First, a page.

The Difficult Beginnings Of A Superstar

An ancient symbol of war, because of its reddish color, Mars started with a low profile in the gallery of inhabited worlds. Up till the 19th century, it could bear no comparison with the Moon.In his Itinerarium exstaticum (1656), Athanasius Kircher (1601-1680) proposed an inferno-colored Mars: flaming volcanoes, glowing rivers, a sulfur and arsenic soil, bitumen and naphtha lakes, an atmosphere smothered by fetid whirlwinds.Of all the planets in the solar system, it was precisely Mars that least drew the attention and sympathy of Fontenelle. He evoked it very hastily in his Dialogues on the Plurality of Worlds, his only concern being to find a practical means of lightening the Martian nights (the two little "moons" of Mars were discovered later, in 1877). The writer allowed for an option between "huge, towering rocks made of natural phosphorus which, in daytime, store light they send forth during the night" and shining birds that, "as soon as night falls, scatter all around, ready to propagate a new day." For whom is that illumination intended, anyway? There are no inhabitants in that fairy world – at least Fontenelle does not say a word about it, hurrying to depart from that uninteresting planet.Same disdain in Voltaire's Micromégas. An inhabitant of Sirius and a Saturnian who, on their voyage to Earth, fly past the planet Mars, "found it to be so small that they were afraid they wouldn't find a place to sleep, and they continued their travel, like two voyagers who spurn a bad village tavern and proceed to the next town." At least Voltaire found a solution to the illumination of Mars, more logical than Fontenelle's rocks and shining birds – the two "moons" already in place long before their astronomic discovery. A curious intuition, previously evinced by Kepler and Swift.Definitely, writers made more efforts to lighten Mars than to people it. There are Martians, of course, in several 18th century novels – for example, in Marie-Anne de Roumier's, or the German authors' Eberhard Christian Kindermann and Carl Ignaz Geiger –, but those scarce and quite conventional Martians were far from being able to tip the balance of world plurality in Mars's favor. Even later, about 1840, Pierre Boitard peopled Mars with inhabitants who were "the living image of the Negroes from Congo", which, in the language of the epoch, was not exactly a compliment.Who could then foresee that the future belonged to this unworthy planet? Little by little, the factors accumulated that would turn Mars into the greatest space superstar ever. THE DISCOVERY OF A NEW EARTH Mars was revealing to the astronomers a more and more terrestrial look. Francesco Fontana was the first to draw the general lines of its surface (between 1636 and 1638). Jean-Dominique Cassini (1625-1712) discovered other details, among which the polar caps (in 1666). It was also noticed that a Martian day was actually equal to a terrestrial day. But it was notably the great English astronomer William Herschel who imposed a certain image of Mars. He observed it during the oppositions[1] of 1777, 1779, 1781 and 1783 and came to the conclusion that its polar caps were identical to those on Earth – masses of ice and snow partially thawing in spring and in summer. Also, Mars must have had a considerable atmosphere that closely resembled the Earth's. Herschel's point of view was clearly formulated: the analogy between Mars and the Earth was unquestionably the most evident among all the planets of the solar system. The brilliant career of Mars was about to start.On the first map of Mars (1840), made by the German astronomers Wilhelm Beer (1797-1850) and Johann Heinrich Mädler (1794-1874), who had already drawn the map of the Moon, there were continents and seas, geographic forms very similar to the Earth's. Richard Proctor published in 1865 the first Martian map with a precise nomenclature. On his map, most continents, seas, oceans, islands had British names. A new world open to British expansionism? Victoria – Empress of Mars?Curious enough, everything – even the most novel and sophisticated scientific methods – concurred in rendering Mars ever so similar to the Earth. Even spectral analysis: applied to Mars by the German astrophysicist Hermann Karl Vogel, it "proved" the existence of a terrestrial-type atmosphere. Mars was becoming a duplicate of the Earth.Was it the imperfection of scientific means and methods? Yes and no. Mars is quite remote, and the confusing, changing spots that can be observed on its surface could be interpreted in different ways. The problem is that all these approximate elements, which should at least have raised certain doubts, were deemed sufficient to invent a very precise geography and climatology – moreover, they were almost identical to the conditions on Earth. Once again, the key to the issue is in the realm of the imaginary, of a tendency favorable to life on Mars.On the frontispiece of Flammarion's book on The Plurality of Inhabited Worlds, Mars and the Earth are pictured face to face. Mars had already earned a particular right in the system of world plurality. The creatures that populated a planet so similar to ours, Flammarion believed, must have resembled us more or less. The demonstration was logical: a quasi-terrestrial world must have engendered quasi-terrestrial beings. There lay the heart of the matter. The physical conditions on Mars were, of course, interesting in themselves, but mostly because of their implications. At the end of the road we might have hit upon a Martian humanity.In his Celestial Wonders, Flammarion invited the reader to a puzzling voyage: "The world of Mars is so much alike the world on Earth that, had we traveled thither someday and forgotten our route, it would be almost impossible for us to tell which of the two is our native planet. Without the Moon, which would mercifully relieve our incertitude, we would run the enormous risk of calling upon the natives of Mars while assuming we have landed in Europe or in some terrestrial neighborhood." This time, the resemblance was turning into identity.It is true, with gravity at 37% of the Earth's, all forms of life might have been larger than on our planet. Starting from the same cause, one might have found, perhaps, winged species, including flying "men". In The Earths in the Sky, Flammarion suggests the possibility of a lighter, airier than ours, Martian atmosphere.His English colleague, Richard Proctor, described Mars, in Other Worlds than Ours, as a miniature Earth, a smaller world, yet identical in its essentials. He thought it was riskier to speculate on a dead Mars than on a living one. That world possessed all the attributes of the Earth: atmosphere, water, clouds, air currents, rain, rivers, volcanic eruptions, mountains and valleys, seas and continents. The same scenery as the Earth. How could one not believe, under the circumstances, in the existence, whether in the past, present or future, of various forms of life? THE ENIGMA OF THE CANALS: SCHIAPARELLI AND LOWELL The stage was set – already favorable to Martian life – when sensational findings occurred. 1877 occasioned a breakthrough. It was the year when the American astronomer Asaph Hall (1829-1907) observed, for the first time, the two "moons" of Mars. Only later was it discovered that those satellites are only humble rocks of insignificant size, nothing comparable to our Moon. But, for the time being, the prestige of Mars was definitely on the rise. It had been too blamed for the absence of a satellite to brighten its nights; now it was taking revenge of its critics by acquiring not one, but two Moons at one shot. It was Earth's turn to feel denuded.But it was the second discovery that turned out the more spectacular and rich in consequences. During the 1877 opposition, the Italian astronomer Giovanni Virginio Schiaparelli (1835-1910), director of the Milan observatory, detected on Mars an entire canal network crisscrossing the surface of the planet. A few canals had been previously noticed by John Herschel (toward 1830) and by Secchi (in 1858), but it was for the first time that a real system, covering the whole planet, was being observed. Schiaparelli published his results in 1878, in a work on Martian topography. Initially, he had considered them to be rather irregular "waterways" crossing the continental expanses and linking the Martian seas.However, soon enough the evolution of the canals became alarming. They displayed an obvious tendency to "capture" the whole Martian surface, like a spider web. The seas were receding inch by inch, the canal network developed and, most important, they became increasingly geometrical. Already in 1879, subsequent to the new observations, Schiaparelli was sketching more rectilinear paths, and by 1881 the whole network presented itself as a very intricate play of straight lines. The Italian astronomer did not take the last consequences of his discovery. He bequeathed to others the glory, as well as the risk.In 1892, William H. Pickering made another important discovery, as a completion of Schiaparelli's, which gave the canal issue new dimensions. He remarked the presence of lines that crossed the Martian seas, which meant that those were not actual seas (as Flammarion, Proctor and other astronomers continued to believe). Pickering also noted the existence of "oases", points that were visible at the intersection of lines.What was the key of the canals, the key to the Martian mystery? The world that had been considered so similar to the Earth seemed more and more original and different. It was precisely its resemblance to the Earth that had generated the premise of a quasi-terrestrial life. Would the emerging dissimilarity kill that prospect? Not at all: up till that moment, Martian humanity had enjoyed only hypothetical existence; now, owing to the canals, its existence was becoming certain – provided, of course, one began to accept this premise.Therein comes Percival Lowell's stroke of genius. Schiaparelli had discovered a world, but, like another Columbus (Lowell's own comparison), he had not derived any profit. It was for the American to become the master of that new world.Having developed a passion for Mars, Lowell sought and found the ideal site for observing the red planet. He set up an observatory in a mountainous area of Arizona, at an altitude of 2,200 m., near the village of Flagstaff. Excellent conditions, a dry atmosphere, and clear skies. The observatory, which started to operate in May 1894, became one of the most renowned in the world. The work done there was varied, of course, but for twenty years, until Lowell's death, the real obsession remained the same: Mars, Mars and its canals, Mars and its inhabitants.An enthusiastic team assisted Lowell in his research. The most brilliant of its members was Andrew Ellicott Douglass (1867-1962), who in 1894 adjusted Pickering's 1892 discovery: the lines that crossed the "seas", still irregular in Pickering's view, were now straight, absolutely identical to the continental canals. That meant the system was unique – which spelt the doom of Martian seas, and brought about the triumph of the canals that embraced the whole planetary surface for good.Pickering himself worked in the beginning, for a short interval, at Flagstaff; but he did not possess either Lowell or Douglass's visual acuity, allegedly being incapable of seeing a rectilinear network of canals, but only winding stripes. A new team was formed after Douglass's departure in 1901; among its new members: Vesto Melvin Slipher (1875-1969), who became a famous astronomer, his brother Earl C. Slipher, and Carl Otto Lampland (1873-1951). Lampland developed the technique of Martian photography, and in 1905 a great event took place: the first photographs of Mars and its canals were taken at the Flagstaff observatory. During the 1907 opposition, Lampland obtained no less than 3,000 photographic images – and that was not all. At the same time, Lowell organized an astronomic expedition to Chile, under the supervision of David Todd (1855-1939) who, together with Earl C. Slipher, brought back 13,000 photographs.As a matter of fact, 1907 was the climax of what may be rightfully called "the Martian rage". The public, excited by all the revelations, followed the evolution of the researches with passion. The scientists were divided in two camps, favorable or opposed to the system of canals and, implicitly, to the Martian "humanity". Lowell had succeeded: Mars was the in the spotlight and could successfully compete with any "terrestrial" event.Of all those observations and researches, a theory came out, a simple and logical one, a seducing theory. It was formulated and developed by Lowell in his three books – Mars (1895), Mars and its Canals (1906) and Mars as the Abode of Life (1908). According to this theory, Mars is another Earth, but an already aged Earth, much more advanced than ours in its vital cycle, representing, in a way, an intermediate situation between our planet and the Moon.Lowell began his demonstration (which we shall follow throughout his book on Mars and its canals) by studying minutely the polar caps of the planet. He remarked their extreme variations: between their maximum and their minimum the ratio was 1000 to 1. In winter, they descend to latitude 50-60°, but in summer they only cover 5-6 degrees of latitude down from the poles. Lowell thought the average temperature of Mars to be significantly lower than Earth's, but in any case higher than 0°. In addition, as the seasons' duration is double, the Martian year lasting two terrestrial years, the heat could accumulate during the summer.Another important issue was the Martian "seas". The same thing had happened to the seas of Mars and the seas of the Moon, Lowell claimed: they lost their marine features. Even if, at their origins, these spaces had been real seas, nowadays they were areas covered with vegetation, which explained their blue-green color, as well as the variations of that color. The ochre-red-colored areas, which took up the remaining three fifths of the planetary surface, were deserts in continual progression. Consequently, the conditions of life were rough, but Mars remained inhabitable anyhow.After this description of the great geographic patterns and general life conditions on the planet, Lowell tackled the key issue of the canals. Schiaparelli had discovered 79 canals. At Flagstaff, only in 1894, no less than 183 were observed, of which 116 were new and uncharted by Schiaparelli. By 1906, when Lowell's cited work was published, their number had increased to 400, of which 51 had doubled on various occasions, a curious phenomenon already noticed by Schiaparelli; besides, 186 "oases" were put on the list. Subsequent observations made the number yet higher. In the end, more than 700 canals were recorded.The canals were extremely geometric lines – straight, equally wide, and of considerable length: often 3000, or even 5000 kilometers. Their length was easy to estimate, but the width posed a problem. Taking into account the distance that separates Mars from the Earth, too thin lines may have been invisible. Lowell considered their minimum width to be 2-3 kilometers, but the maximum might have reached 25-30 kilometers. Rivers – Proctor's conjecture – were out of the question, due to their strictly geometric character, but so were canals, in the strict sense of the word. Then what?At Flagstaff, it was noticed that the canals used to pop up and vanish, or get bigger and smaller. The oases, with a diameter of 25 to 160 kilometers, behaved in a similar fashion. And the cause of their invisibility was always the same: cold weather.There lay the key to the enigma. There is no permanent mass of water on Mars. The polar caps are the only repositories. The vegetation comes back to life with the ingress of water through the system of canals. It is not the canals that we can see, but strips of vegetation nourished by the water from the polar caps. The doubling phenomenon could indicate the parallel presence of twin canals through which water comes and goes. All this confirms the artificial origin of the canals and oases, a system whose ultimate purpose is to collect the water resulted from the thawing polar snow and disperse it all over the planet. It is understandable then why the canals become visible during the Martian summer and disappear in winter. The orientation of the canals towards the equator also demonstrates that water is being distributed artificially; we can even calculate its flowing rate – 80 kilometers a day.Consequently, we are looking at a gigantic undertaking of planetary proportions, destined to save and preserve life which, given the deterioration of physical conditions, could not subsist otherwise. The largest terrestrial enterprises seem dwarfish by comparison – small local businesses, Lowell says. One can only figure out the necessarily intelligent and peaceful nature of the race of creatures that share their globe in such a fair manner…In an olden world, where life conditions become harder, the population must be more and more intelligent in order to survive… The actual state of the planet conduces to the acknowledgment of highly intelligent life on Mars. A physical and moral evolution that may anticipate the future of our own planet.Lowell's demonstration is logical and captivating. He created a world. With his theory of intelligent Martians – much more intelligent than us, and morally more evolved, judging by their planetary cohesion –, he struck people's imagination. The "Martian rage" was justified. The canals were not just a simple geometric network, but the conclusive proof of Martian humanity. THE BATTLE OF THE CANALS As regards the canals, the scientific battle caused a stir. The masses were conquered, fascinated, but it would take more to convince the scientists. Not even the pioneers of this discovery remained faithful to the end. Schiaparelli's attitude is emblematic. He was won over by Lowell's interpretation and developed some odd speculations on Martian humanity in a brochure published in 1895 (La Vita sul pianeta Marte). Later, however, he changed his view; in a 1907 letter to Cerulli, he declared himself a partisan of his compatriot's "optical" theory. Lowell regretted particularly the defection of his precious collaborator, A. E. Douglass who, in his turn, spoke of the canal illusion in 1907.Indeed, few astronomers questioned Schiaparelli's discovery at first, although those who had really perceived the canals were sparse, and for a good reason. In 1882, the English astronomers William Henry Christie (1845-1922) and Edward Walter Maunder (1851-1928) disputed the mysterious doubling phenomenon, while confirming the presence of some canals. R. A. Proctor was more categorical: he did not agree to this geometric system.Moreover, after 1894, confronted with the offensive of the Flagstaff team, the opposition began to line up. Among the opponents – renowned astronomers, chiefly Lowell's compatriots Edward S. Holden (1846-1914), William W. Campbell (1862-1938), Edward Emerson Barnard (1857-1923) and Simon Newcomb (1835-1909). Yet how could one deny the existence of the canals, indeed observed by Schiaparelli and other astronomers whose professional competence and probity were unquestionable? To Lowell's theory, the "optical" theory would be opposed.Already in 1894, E. W. Maunder considered that the canals were nothing but the sum of a complexity of details. Several years later, the Italian astronomer Vincenzo Cerulli (1859-1927) affirmed the same idea in Marte nel 1896-1897; in his opinion, with a weak instrument one could see canals even on the Moon. The canals were ideal lines joining scattered spots. An experiment made by Maunder in 1903 illustrated the mechanism of the illusion. Young people who, without prior warning, were asked to copy, from a certain distance, drawings without "canals" but strewn with various spots, came to sketch straight lines. In 1907, Newcomb reiterated the experiment with an identical result: the dots and the spots were changing into stripes. The optical theory was confirmed. Of course, Lowell produced not only drawings, but also, after 1905, photographs that should have constituted indisputable evidence. In spite of that, those thousands of photographs were indeed subject to interpretation. Not one canal jutted out, clear-cut. Those who believed in canals could see them, in photos as well as in telescopic images; those who did not, saw nothing but dots and irregular spots. The issue was going beyond pure observation, into the more delicate area of beliefs.1907 marks the apogee of the Martian wave and the climax of the battle between the partisans and the adversaries of the canals. After that, the initiative was taken decisively by the latter. The 1909 opposition strengthened their stand. The French astronomer E. M. Antoniadi (1870-1944), a repentant former partisan of the canals himself, scrutinized Mars with the large lunette of the Meudon observatory, one of the most powerful at the time. Direct observation only confirmed the theories of Maunder and Cerulli. Antoniadi published a lengthy report in the Bulletin of the Astronomical Society of France in which he wrote that the only details that could be perceived on Mars were "groupings of irregular blurs, lacking any organization, somewhat thinly scattered over the so-called continental regions of the planet." "It is evident," he continued, "that sparse groups of irregular spots, or inchoate blurs a thousand kilometers large, are not artificial canals… The geometry of Mars looks like an utter illusion."A witticism of the astronomer E. B. Frost (1866-1935), of the same year, cleverly defined the crux of the canal affair. To those who asked him whether he had seen or not the canals on Mars, the director of the Yerkes (Wisconsin) observatory answered, "Telescope Yerkes too powerful for canals!"The illusion could certainly be explained, to a degree, by the means of observation, or their relative flaws. A weak telescope would not have allowed any sighting, whereas to a very powerful telescope, the straight lines of the canals appeared as a profusion of dots and spots. In fact, it was the "medium"-power instruments of the epoch that had allowed watchers to see the canals.Notwithstanding, this purely technical explanation is not enough. The Martian canals are an optical illusion, but one determined by a mental outlook, a bias for the existence of canals, for the existence of a Martian humanity.The decline of the canals marked the defeat of the partisans of Martian humanity, but the canal issue and the life on Mars issue must not be mixed up. Life, even an evolved humanity, could still exist, independent from the canal system. Yet another interpretation was even more terrible: in 1897, the English scientist J. Johnstone Stoney had vented a different opinion on the chemical and biological composition of Mars, chiefly of its atmosphere. The polar caps – the cornerstone of Lowell's demonstration – were not made up of real snow, he contended, but carbonic snow, the solidified form of carbonic acid. This entailed a major change of terms. In J. Johnstone Stoney's interpretation, there is no water either on Mars or in its atmosphere; without water, vegetation such as ours cannot exist; without vegetation, there is no free oxygen, and the Martian atmosphere must be made up of nitrogen, argon and carbonic acid. It was not a second Earth any more, but a very different world, unsuitable for life – at least for a terrestrial type of life.Alfred Russel Wallace, an adversary of world plurality in general, attacked too the idea of Martian humanity and life on Mars, in his book Is Mars Habitable? (1907). In his opinion, Mars is too small to retain an atmosphere and a large expanse of water, its climate is too cold, and, aside from that, what was taken for snow is in fact solidified carbonic acid.But the staunch partisans of world plurality held out in the raging storm. Abandoning Mars was all but unthinkable, it was their most precious gem, and the most reliable of the whole system. With or without canals, Martian life had to go on!It went on for Flammarion who, in 1892 and 1909, published his great synthesis, Planet Mars and its Conditions of Habitability. Flammarion had accepted the canal theory; as for the ancient "seas" and plains, he thought them to be rather marshlands covered with vegetation. "Mars would be something like an immense beach, invaded and abandoned alternatively, a bit like the shore of Mount Saint-Michel, but incomparably thinner, and with much lighter water; it would consist mainly of marshland covered with plants…"The canal theory – the concept of an aged Mars inhabited by an full-blown civilization – was the most celebrated and disputed, but not the only one. Solutions were being sought in all possible directions. Mars was becoming a vast experimental territory where all hypotheses were permitted, where flights of fancy broke loose. Here are two extreme interpretations that confirm the amplitude of the Martian "scope".In 1901, the German Ludwig Kann claimed that Mars, far from being an ancient and almost waterless world, was, on the contrary, "a younger world than the Earth, with an ocean covering all of its surface." At the surface of the "smooth as a mirror" ocean, algae multiply that make up a sort of carpeting (the Martian continents); the maritime streams "are drawing canals into the vegetal carpeting." Those were conditions that characterized the Earth in the Carboniferous period.Abbot Théophile Moreux, for his part, saw in Mars (Are the other Worlds Inhabited?) a much older world, even closer to the end of its vital cycle than the Mars imagined by Lowell. In reality, his interpretation of the Martian world did not contravene the general theory of the American astronomer: the same evolution towards a cold climate and the expansion of deserts, towards death, towards the "lunar" state of being; Moreux's Mars was only much more advanced, in this respect, than Lowell's. Abbot Moreux also believed that life existed on Mars, but the very rarefied atmosphere and the lack of liquid water no longer allowed large-scale vital development. As a result, life unfolded mainly, or solely, in its vegetal forms; the existence of animals was uncertain, and that of humanity totally ruled out. Mars is exhibiting for us the intermediate stage between the Earth and the Moon, and offering the image of the terminal signs of life on its way to extinction. However, like in the case of the Moon, an underground humanity, having taken refuge in caverns, might be conjectured. This hypothesis was exploited by Moreux in a novel, The Dark Mirror (1911).Life on Mars was only one step away from total annihilation. The step was made by Svante Arrhenius, who considered Mars "an absolute desert at 30°C below zero." TO EACH HIS OWN MARS: A BRIEF HISTORY OF MARTIAN LITERATURE The writers found in Mars an ideal world, malleable ad infinitum, which put no obstacles to their freedom of imagination. For the budding science fiction, Mars was the big chance: it was the chosen place, where everything could happen.The prevailing model – determined by the "scientific" verdict of a planet Mars similar, but older and more evolved than the Earth – remains that of human-like or quasi-human Martian civilizations more advanced than ours. However, variety is the rule. Eccentric forms of life or monsters are not infrequent in an exceptionally rich literature.The series was open by Henri de Parville with his 1865 novel An Inhabitant of Planet Mars. An "aerolith" enclosing a Martian mummy falls on Earth. The scientific explanation closely followed Flammarion and the theory of world plurality: "Mars enjoys almost the same biologic conditions as the Earth; one can see mountains, ice, oceans, continents; therefore, there is nothing as legitimate as surmising the existence of people very similar to ourselves."Parville's conclusions are indirect. But the English writer Percy Greg (1836-1898), in his novel Across the Zodiac (1880), invites the reader to a long voyage on the red planet. A dazzling confirmation of scientific hypotheses: rarefied atmosphere – yet, all in all, breathable; yellow-colored vegetation; terrestrial-like animals; ancient, full-fledged civilization.The discovery of canals generated an accumulation of Mars-inspired novels and short stories. Guy de Maupassant yielded to the fad with his short story The Man of Mars (1889), a rather scientific and didactic exposition of the Martian topic. The writer saw in Mars "a planet covered with plants, trees and animals whose shapes we cannot even begin to imagine, and inhabited by large winged creatures."The great specialist in Mars, however, remained Flammarion, in literature as well as in science. He published two thick Martian novels – Urania, in 1889, and Stella, in 1897 –, reaching very personal conclusions. "Mars is older and more advanced than the Earth in its vital cycle; furthermore, we can say it is better qualified than our planet as far as habitability conditions on the whole are concerned… There, being less heavy, the bodies are less coarse too, more delicate, more sensitive, more ethereal, more unadulterated… The female sex is more beautiful and stronger (as force consists of the superiority of sensations) than the male sex, and it rules the world." A truly upside-down world in the eyes of the reader of 1900.A more terrestrial image is given in The Extraordinary Adventures of a Russian Scientist, a novel by G. Le Faure and H. de Graffigny. The travelers do not have the feeling they are on a different planet, since "traveling from Earth to Mars is simply a matter of changing latitudes." Everything is like in this world, except one thing: the absence of roads. A reasonable absence, if one takes a closer look at the Martians: they are flying creatures.The astronomers having already decreed Mars an aged world, some authors forced it to grow old. Here is an olden Mars, with worn relief, rarefied air and a semi-desert climate, with stunted forms of life, in Robert Cromie's novel A Plunge into Space (1890).The most famous Martian novels were published in 1897. The German writer Kurd Lasswitz (1848-1910) imagined, in his novel Auf zwei Planeten, a terrestrial-type Mars, only way more advanced. It is also, primarily, the year when H. G. Wells approached this planet in a story called The Crystal Egg and in his novel The War of the Worlds (issued in installments in 1897, and in a volume in 1898). The latter was unquestionably the best-known, and the most powerful of all the works of the genre. It imposed a certain image, a terrifying one, of the red planet, quite different from the traditional reassuring image.As always, Wells had started from a series of scientific hypotheses, which he exploited rigorously. The hypothesis that Mars is older than the Earth. The hypothesis that it is about to become improper for life, because of air rarefaction, water diminution, and refrigeration. The hypothesis that The Martians, more ancient than us, having undergone a longer evolution, are definitely superior as far as intelligence and technology are concerned. In that case, would they lie inactive in wait of their demise? Having at their disposal the necessary means of reaching and conquering the Earth, a water-rich planet, their only hope of survival, they would make an attempt. Unfortunately for them, their world was only akin to ours, not identical. It is not the humans (absolutely defenseless in front of these invaders), but the terrestrial microbes – absent on Mars – that will kill the Martians.With Wells, the peaceful, rational Mars is done with. It is time for war, violence and vengeance. In Edison's Conquest of Mars (1898), by Garrett Serviss – a kind of replica to Wells's novel –, it is the humans that chase the Martians to their planet. A good opportunity to relish the gigantic forms of life, the red soil and vegetation (which explains the color of the planet), the impressive canal network, and above all witness a merciless war between two hostile worlds.The Martian series continues, ever broadening its diversity. Classical Mars, with a flat ground, canals, advanced civilization. Luxuriant, tropical Mars. Chilly, polar Mars. Socialist (why not?) Mars. Warring Mars… The West no longer holds the monopoly. To each literature, its Martians. They even make it to Japan, chiefly in their warring version, where The History of the Future War between Martians and Men is published in 1908. There are enough Martians for all, everyone can get the Mars they desire or deserve.Still, if an attempt is made to put some order in this deceptive diversity, we shall come to the conclusion that, before 1900, Mars mainly inspired novels with a scientific or philosophical component. By and by, the accent shifts in favor of adventure. Mars is paying for its great, widespread success. Martian themes invade popular novels, while scientific scruples are dispatched: imagination breaks all barriers and astronomical arguments remain no more than pretexts. It is an exotic Mars emerging, a favored ground for monsters and outstanding heroes, for astounding adventures. Mars and the Martians enter the collective psyche forever. The myth is born.Here are a few examples. In 1906, the French writer Arnould Galopin (1863-1934) publishes Doctor Omega. The Fantastic Adventures of Three Frenchmen on Planet Mars. A nice collection of freaks: aquatic "men", gnomes, batmen, and shark-headed birds.In 1908, H. Gayar publishes The Marvelous Adventures of Serge Myrandhal, in two volumes: On Planet Mars and The Robinsons of Planet Mars. The author accomplishes a tour de force: he combines the two extreme versions – a disintegrating world and a bountiful Martian nature. Mars is divided into two zones, each with its specific biologic structures.The best French creation of the genre belongs to Gustave Le Rouge (1867-1938), with his two-volume novel: The Prisoner on Planet Mars (1908) and The War of the Vampires (1909), reedited as Shipwrecked in Space and The Horror Star. Le Rouge introduces us to a real biologic feast. Never before had one resorted to such inventiveness in creating new, outlandish beings. At first sight, no essential distinction between Mars and the Earth: seas and continents, red and yellow forests, birds, etc. One has to see the two moons to realize he is on Mars. But this other Earth, so much alike ours, has the peculiarity of spawning monsters in large quantities and varieties, among which the Erloor, winged creatures, semi-human vampires, invisible vampires, people living undersea, flying plants and, on top of them all, "the great Martian Brain", the actual master of the planet.Le Rouge broke a French record; but the world record was undoubtedly attained by the American writer Edgar Rice Burroughs (1875-1950). Tarzan's creator made his literary debut with a novel the plot of which is set on the red planet: Under the Moons of Mars, published in installments in 1912, later in volume as A Princess of Mars. This was followed, between 1913 and 1964, by ten other novels, forming together the Martian cycle. Owing to its wide circulation, this cycle would institute a very distinct Martian formula, deviating from the initial scientific hypothesis – and not only in respect to Mars. Although he had some French forerunners, such as Le Rouge, Burroughs is thought to be the actual inventor of space opera, pure interplanetary adventures, with no connection to the scientific starting point. Thus Mars was at the origin of a new literary formula.Burroughs' biologic fantasy has no limits. Men are divided into several races, more numerous and varied than on Earth. There are also half-human creatures, curious hybrids, such as the green Martians (a man-animal crossbreed) and the plant-men, not to mention a rich collection of animals. With Burroughs, the Martian myth reaches its apogee, while losing its scientific basis and credibility.In fact, this "deterioration" was occurring in a period when Lowell's theories were being affected by growing skepticism. Literature and the public fantasy took over, in their own fashion, on a ground where scientists ventured less and less. Confronted with the failure of science incapable of proposing a unanimously accepted Mars, authors felt free from any scientific scruples.Let us at last make some order in the really confusing variety of this Martian world. One thing is certain: there was more than just one Mars. To each scientific certitude, to each ideology, to each utopia there corresponded a particular Mars. For a few decades, this planet became the favorite haunt of dreams, phantasms, and ideals. A main model existed, though, but it had many versions and exceptions. It was generally admitted that Mars was an ancient world, older than the Earth, closer to the end of its vital cycle. But when was this due? Some astronomers, not to mention writers, still believed in the existence of seas and rivers; others reduced available water to the polar caps and canal system; still others saw in Mars an almost completely dried, frozen world. Prejudice and imagination played up a kind of life very similar to the one we know. In most literary works, Mars appears not as a Sahara or Antarctica, but as a world very much like ours. There was always a vacillation between an identical Mars, and a similar, though different, or even very different, Mars. But the idea of a fundamental resemblance between the two planets and their life forms, their civilizations included, proved stronger and prevailed in the mentality of the period. From L'Exploration imaginaire de l'espace, La Découverte, Paris, 1987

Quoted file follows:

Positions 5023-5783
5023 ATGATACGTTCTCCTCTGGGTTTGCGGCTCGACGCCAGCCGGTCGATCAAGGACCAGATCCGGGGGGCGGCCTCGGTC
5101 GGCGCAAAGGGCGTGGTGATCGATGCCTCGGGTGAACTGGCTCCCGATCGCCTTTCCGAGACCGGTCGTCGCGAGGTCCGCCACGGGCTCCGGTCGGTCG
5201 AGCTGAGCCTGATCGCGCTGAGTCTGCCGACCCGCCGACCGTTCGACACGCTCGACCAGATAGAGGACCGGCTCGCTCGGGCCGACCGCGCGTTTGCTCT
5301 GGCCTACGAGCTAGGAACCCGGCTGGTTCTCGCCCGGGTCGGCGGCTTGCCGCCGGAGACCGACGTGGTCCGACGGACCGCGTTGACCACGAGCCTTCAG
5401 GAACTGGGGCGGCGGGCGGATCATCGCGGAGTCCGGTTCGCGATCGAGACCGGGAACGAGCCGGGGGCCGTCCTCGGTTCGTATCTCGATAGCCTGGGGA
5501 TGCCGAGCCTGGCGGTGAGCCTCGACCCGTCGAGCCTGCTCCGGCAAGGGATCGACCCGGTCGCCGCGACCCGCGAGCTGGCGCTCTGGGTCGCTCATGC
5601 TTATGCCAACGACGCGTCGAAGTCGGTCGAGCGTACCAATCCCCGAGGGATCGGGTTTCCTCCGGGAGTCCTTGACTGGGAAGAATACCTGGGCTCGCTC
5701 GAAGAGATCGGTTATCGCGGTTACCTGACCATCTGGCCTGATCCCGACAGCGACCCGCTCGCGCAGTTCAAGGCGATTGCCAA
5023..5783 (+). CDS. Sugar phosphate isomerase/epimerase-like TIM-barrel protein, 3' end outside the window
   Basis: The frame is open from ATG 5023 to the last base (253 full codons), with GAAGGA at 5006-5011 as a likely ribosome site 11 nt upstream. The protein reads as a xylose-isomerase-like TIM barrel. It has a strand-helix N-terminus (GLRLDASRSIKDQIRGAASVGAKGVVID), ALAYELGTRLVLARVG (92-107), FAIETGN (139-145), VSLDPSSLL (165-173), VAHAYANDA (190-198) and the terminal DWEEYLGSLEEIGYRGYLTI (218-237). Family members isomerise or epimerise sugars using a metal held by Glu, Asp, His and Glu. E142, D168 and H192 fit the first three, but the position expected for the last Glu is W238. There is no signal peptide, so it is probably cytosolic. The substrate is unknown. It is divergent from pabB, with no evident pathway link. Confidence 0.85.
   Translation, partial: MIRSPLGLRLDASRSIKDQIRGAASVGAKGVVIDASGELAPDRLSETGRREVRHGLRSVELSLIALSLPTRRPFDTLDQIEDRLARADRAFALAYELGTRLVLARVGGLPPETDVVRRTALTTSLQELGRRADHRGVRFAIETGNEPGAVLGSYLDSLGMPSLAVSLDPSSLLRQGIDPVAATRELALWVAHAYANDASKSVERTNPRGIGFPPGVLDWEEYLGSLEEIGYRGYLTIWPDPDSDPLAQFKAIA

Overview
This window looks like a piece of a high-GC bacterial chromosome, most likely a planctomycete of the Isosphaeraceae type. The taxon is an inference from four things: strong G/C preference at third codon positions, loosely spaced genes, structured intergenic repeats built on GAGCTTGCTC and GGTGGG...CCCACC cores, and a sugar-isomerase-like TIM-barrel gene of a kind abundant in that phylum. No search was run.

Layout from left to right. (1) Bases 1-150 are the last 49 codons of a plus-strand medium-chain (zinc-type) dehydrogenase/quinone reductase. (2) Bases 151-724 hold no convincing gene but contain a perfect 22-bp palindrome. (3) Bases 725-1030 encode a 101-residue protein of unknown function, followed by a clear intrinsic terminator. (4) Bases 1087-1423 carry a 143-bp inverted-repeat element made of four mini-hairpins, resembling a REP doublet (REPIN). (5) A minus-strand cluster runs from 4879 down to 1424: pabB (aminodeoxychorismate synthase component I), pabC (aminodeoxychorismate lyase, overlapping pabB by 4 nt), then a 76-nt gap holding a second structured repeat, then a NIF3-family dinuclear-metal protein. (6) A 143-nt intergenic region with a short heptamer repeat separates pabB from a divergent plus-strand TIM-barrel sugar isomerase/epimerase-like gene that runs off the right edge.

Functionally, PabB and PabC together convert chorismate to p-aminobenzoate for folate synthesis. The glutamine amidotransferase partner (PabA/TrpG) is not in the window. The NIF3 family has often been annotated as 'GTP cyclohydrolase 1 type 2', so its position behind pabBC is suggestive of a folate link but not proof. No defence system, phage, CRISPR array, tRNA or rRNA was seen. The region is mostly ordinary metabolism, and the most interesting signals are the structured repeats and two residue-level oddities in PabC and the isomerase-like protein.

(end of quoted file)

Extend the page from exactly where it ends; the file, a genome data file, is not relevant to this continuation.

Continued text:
[1] The distance between the Earth and Mars is very variable, hence the "erratic" character of Martian research. During the most favorable oppositions – with the two planets on the same side of the Sun –, this distance can shrink to about 56 million kilometers. The apparent diameter of the planet varies considerably, from 1 to 7, and its brightness from 1 to 60. This explains the decisive importance of some oppositions for the observation of Mars.

by Lucian Boia (b. 1944)